Indie Advisor

IBDs Dress Up Offerings to Retain Fee-Based, Tactical Advisors

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Some large independent broker/dealers are dressing up their offerings to retain and attract fee-based advisors who manage their clients’ assets on a discretionary basis. Last week, Cetera launched its Premier Portfolio Management, a program that allows advisors to trade in their client accounts for one all-inclusive basis point fee. Today, Raymond James Financial Services announced a new compensation model for hybrid advisors.

Barnaby Grist, executive vice president of wealth management for Cetera, said the firm was hearing from advisors that they wanted to be able to trade for their clients as much as they saw fit, without having to worry about the transaction costs to their clients. Under the program, there are no transaction costs, and for one fee, they can trade as much as they want.

That one fee, which ranges from 3 basis points to 35 basis points depending on the account size and the advisor’s assets, includes 700 fees wrapped into one, including billing, reporting and IRA fees.

The move also plays into the growing trend toward more active, tactical management.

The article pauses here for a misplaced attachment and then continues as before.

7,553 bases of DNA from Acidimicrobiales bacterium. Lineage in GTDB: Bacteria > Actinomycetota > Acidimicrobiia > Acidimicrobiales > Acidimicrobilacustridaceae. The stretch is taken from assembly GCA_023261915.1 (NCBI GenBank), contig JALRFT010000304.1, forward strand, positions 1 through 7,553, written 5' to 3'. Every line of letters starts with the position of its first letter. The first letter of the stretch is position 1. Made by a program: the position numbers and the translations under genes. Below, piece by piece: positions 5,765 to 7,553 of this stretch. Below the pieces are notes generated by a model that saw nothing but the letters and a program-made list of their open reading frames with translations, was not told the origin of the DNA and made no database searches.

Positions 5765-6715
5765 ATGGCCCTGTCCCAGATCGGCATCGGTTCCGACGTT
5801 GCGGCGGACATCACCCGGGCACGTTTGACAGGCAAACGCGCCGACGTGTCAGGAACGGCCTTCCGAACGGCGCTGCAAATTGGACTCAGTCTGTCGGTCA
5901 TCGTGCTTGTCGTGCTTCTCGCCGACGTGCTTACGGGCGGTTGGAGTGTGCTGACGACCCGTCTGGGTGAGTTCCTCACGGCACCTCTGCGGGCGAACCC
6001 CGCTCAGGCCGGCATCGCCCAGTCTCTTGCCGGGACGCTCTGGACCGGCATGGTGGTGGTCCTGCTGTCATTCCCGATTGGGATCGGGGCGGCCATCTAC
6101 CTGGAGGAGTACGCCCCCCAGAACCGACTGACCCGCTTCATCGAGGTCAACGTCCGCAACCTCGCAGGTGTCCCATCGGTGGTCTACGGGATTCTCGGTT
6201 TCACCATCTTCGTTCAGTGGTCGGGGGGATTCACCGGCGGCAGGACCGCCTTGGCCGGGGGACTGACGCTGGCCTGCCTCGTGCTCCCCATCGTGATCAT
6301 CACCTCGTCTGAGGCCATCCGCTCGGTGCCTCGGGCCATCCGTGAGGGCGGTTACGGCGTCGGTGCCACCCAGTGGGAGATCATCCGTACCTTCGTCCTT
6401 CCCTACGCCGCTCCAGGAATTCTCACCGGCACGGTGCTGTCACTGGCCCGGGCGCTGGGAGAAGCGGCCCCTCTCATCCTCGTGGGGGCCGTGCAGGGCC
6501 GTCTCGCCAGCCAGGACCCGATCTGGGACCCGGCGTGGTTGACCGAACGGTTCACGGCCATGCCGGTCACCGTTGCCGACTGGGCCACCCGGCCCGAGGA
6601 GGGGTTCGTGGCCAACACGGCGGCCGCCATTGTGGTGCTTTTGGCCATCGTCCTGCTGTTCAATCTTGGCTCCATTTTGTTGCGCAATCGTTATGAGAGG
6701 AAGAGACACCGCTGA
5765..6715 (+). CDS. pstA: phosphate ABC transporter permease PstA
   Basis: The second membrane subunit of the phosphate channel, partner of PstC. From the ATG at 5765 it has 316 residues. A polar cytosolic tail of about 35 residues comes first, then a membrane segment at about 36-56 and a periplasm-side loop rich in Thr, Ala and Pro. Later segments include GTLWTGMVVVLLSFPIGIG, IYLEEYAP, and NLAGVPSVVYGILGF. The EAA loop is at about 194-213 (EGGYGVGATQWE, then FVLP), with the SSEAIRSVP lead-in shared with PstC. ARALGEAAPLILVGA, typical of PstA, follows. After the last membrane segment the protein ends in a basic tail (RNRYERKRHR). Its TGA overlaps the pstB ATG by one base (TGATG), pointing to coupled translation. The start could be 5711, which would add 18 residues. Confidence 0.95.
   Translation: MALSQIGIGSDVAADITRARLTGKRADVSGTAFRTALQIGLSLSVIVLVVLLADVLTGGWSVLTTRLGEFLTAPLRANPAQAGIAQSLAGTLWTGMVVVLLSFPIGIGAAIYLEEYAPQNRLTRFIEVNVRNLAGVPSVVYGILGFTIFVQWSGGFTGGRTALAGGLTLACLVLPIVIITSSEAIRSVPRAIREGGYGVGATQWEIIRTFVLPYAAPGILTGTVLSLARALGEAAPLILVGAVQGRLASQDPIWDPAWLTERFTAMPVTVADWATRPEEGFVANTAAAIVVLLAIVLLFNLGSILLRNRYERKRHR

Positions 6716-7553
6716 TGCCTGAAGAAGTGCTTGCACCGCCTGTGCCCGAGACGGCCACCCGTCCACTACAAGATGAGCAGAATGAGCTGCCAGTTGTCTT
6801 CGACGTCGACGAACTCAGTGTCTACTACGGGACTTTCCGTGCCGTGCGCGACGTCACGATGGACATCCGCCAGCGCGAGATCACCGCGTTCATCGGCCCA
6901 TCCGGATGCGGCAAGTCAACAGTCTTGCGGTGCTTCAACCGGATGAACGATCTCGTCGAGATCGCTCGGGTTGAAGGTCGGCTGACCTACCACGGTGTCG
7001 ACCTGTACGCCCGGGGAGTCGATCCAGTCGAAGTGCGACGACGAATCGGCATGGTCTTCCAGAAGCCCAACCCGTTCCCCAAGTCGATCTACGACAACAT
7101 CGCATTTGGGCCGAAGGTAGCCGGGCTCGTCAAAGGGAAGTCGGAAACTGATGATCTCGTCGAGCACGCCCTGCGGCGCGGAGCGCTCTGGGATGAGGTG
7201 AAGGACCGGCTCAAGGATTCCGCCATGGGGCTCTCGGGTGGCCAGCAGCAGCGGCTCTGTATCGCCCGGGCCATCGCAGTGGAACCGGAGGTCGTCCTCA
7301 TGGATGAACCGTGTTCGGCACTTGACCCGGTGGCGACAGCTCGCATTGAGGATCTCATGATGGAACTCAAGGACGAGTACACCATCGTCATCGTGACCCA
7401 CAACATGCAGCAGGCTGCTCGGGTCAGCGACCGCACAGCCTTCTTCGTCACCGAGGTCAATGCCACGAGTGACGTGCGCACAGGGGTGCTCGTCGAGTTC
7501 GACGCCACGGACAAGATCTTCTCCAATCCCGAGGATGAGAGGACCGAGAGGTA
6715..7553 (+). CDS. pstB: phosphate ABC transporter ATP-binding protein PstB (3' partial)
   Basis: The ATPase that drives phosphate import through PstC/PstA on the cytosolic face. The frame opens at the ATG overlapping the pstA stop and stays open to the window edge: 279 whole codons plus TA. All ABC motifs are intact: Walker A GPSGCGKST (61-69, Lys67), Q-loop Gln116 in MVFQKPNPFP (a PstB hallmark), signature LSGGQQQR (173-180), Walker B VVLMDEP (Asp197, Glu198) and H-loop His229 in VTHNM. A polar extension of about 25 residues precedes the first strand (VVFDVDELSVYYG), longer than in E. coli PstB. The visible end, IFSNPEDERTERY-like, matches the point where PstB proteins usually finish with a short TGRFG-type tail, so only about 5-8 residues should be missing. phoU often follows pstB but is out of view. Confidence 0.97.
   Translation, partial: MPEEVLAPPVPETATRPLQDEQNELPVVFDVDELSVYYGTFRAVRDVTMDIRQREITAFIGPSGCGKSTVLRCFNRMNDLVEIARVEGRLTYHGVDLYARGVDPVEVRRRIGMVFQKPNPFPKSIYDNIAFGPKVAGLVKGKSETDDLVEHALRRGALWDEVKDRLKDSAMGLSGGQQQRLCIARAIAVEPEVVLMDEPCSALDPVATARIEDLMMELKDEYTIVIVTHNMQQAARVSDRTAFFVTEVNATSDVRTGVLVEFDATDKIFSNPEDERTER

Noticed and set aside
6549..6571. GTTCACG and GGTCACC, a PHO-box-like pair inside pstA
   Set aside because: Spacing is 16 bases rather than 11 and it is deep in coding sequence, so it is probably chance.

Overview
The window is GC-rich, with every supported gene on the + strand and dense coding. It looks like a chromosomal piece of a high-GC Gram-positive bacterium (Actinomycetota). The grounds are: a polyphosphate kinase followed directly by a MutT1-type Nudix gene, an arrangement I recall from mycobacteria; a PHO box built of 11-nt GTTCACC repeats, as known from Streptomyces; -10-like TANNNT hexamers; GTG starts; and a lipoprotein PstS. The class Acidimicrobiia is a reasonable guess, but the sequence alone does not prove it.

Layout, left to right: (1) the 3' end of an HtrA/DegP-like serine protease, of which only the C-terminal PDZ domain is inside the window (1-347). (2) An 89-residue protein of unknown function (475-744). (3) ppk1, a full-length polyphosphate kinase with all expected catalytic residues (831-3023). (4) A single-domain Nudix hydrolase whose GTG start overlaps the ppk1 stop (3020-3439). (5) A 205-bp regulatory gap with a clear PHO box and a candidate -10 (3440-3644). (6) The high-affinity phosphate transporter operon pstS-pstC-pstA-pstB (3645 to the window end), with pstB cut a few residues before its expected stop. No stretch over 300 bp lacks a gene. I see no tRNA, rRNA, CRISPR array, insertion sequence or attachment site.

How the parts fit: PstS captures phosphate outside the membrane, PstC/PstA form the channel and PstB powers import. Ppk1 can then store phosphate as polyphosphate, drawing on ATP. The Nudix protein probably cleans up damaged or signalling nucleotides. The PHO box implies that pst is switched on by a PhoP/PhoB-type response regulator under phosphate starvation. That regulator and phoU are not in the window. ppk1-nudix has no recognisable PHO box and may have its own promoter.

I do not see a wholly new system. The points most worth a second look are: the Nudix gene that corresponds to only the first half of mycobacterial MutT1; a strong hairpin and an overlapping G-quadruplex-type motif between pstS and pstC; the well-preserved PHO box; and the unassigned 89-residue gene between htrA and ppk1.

“In a tactical program, transaction fees would be annoying so likely they have rolled such in as part of the platform fee,” said Chip Roame, managing partner of Tiburon Strategic Advisors.

Scott Curtis, president of RJFS, said the firm’s new compensation model is also designed for discretionary managers—advisors who are making manager and asset allocation decisions. To qualify, they must have north of $100 million in discretionary fee-based assets.

Under the compensation plan, advisors keep 100 percent of their payout, and pay a quarterly fee to Raymond James based on their discretionary AUM. They’ll pay 6 basis points on the first $100 million in assets, 3 basis points on the second $100 million, and 1 basis point up to $300 million. And Raymond James will reimburse 12b-1 fees to the clients.

Sure, it’s a way to attract large fee-based teams who have an RIA, but it’s also part of the IBD’s effort to keep the FAs they’d least like to leave. These are the guys most likely to associate with RIA aggregators such as Focus Financial, Dynasty, and United Capital.

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